Interestingly, I wrote a blog post about the Zimmerman case and never mentioned race. The notion that this case is not about race is EXTREMELY disingenuous. For race not to be addressed as a contributing factor really makes the entire trial and the entire discussion dishonest. So essentially everybody is lying.

This case was completely about race. The problem in America is to admit that it was about race is to call someone a racist. When actually you should just call them an American. Our society has demonized the Black Male so badly they are viewed as criminals in the eyes of all Americans, not just by Whites.

A good illustration I see every day is riding the commuter rail to work. Our rail system requires you to purchase a pass before boarding. Then officials walk through the rail cars and ask riders to show their passes. Every day I witness someone explaining to the official why they do not have a pass. Without fail if the person is White they will generally not receive a citation, regardless of how poor of an explanation is stated. If the person is Black, particularly male, they most always receive a citation. This does not differ based on the race of the officer. Whether the officer is White, Black, or Brown consideration is made for the Whites and conviction is assessed to the Blacks.

Why so? Its our culture. We are trained to believe the White person is a hard-working and honest so his reasoning is valid. The Black person is a poor lying thug that shouldn’t even be on the commuter rail. So when we hear him speak our brain is processing anything he says as a lie. He is just a criminal, a bum that is up to no good.

I will be the first to argue that this notion is warranted, but it has been inflamed by the media. Local news, movies, national media coverage, conviction rates, and stereotypes all suggest that Blacks commit crimes at a rate disproportionate to our numbers in society. In reality, per FBI statistics annually almost 70% of arrests for crimes are committed by Whites. This does not even take into consideration that arrest rates for Blacks are higher than arrest rates for Whites even though both report similar rates of delinquency. That would require an entire separate post to discuss.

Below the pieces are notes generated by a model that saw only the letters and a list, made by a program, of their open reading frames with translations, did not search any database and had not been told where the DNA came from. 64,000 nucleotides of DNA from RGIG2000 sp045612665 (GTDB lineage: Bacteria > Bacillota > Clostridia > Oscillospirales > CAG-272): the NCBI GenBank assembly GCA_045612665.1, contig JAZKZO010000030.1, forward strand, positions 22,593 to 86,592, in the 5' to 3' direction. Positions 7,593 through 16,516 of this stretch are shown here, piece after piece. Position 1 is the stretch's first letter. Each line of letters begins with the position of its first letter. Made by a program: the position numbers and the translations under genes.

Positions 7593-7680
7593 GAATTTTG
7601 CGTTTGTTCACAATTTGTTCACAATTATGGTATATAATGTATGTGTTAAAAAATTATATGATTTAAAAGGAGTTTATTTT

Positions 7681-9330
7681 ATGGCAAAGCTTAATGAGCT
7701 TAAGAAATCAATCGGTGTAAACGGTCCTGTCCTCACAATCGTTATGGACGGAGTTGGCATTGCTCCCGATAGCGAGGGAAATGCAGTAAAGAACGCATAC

A simple argument would easily distill more crimes are committed by Whites because there are simply more White people. That argument is perfectly logical, what is not logical is the media coverage considering that fact. News broadcast show Blacks committing crimes in 90% of reports that are broadcast about crime although they make up 30% of crimes? The fact that crime consumes 7X more news time than any other news topic is an issue within itself considering how much information there is to be covered. That would require an entire separate post to discuss as well. I am not sure I am even ready to touch that one at all.

I say all this not to make a point that Blacks are misrepresented even if the facts support such. As my grandmother always said, “if those niggas were not out there doing it, they couldn’t put it on TV.”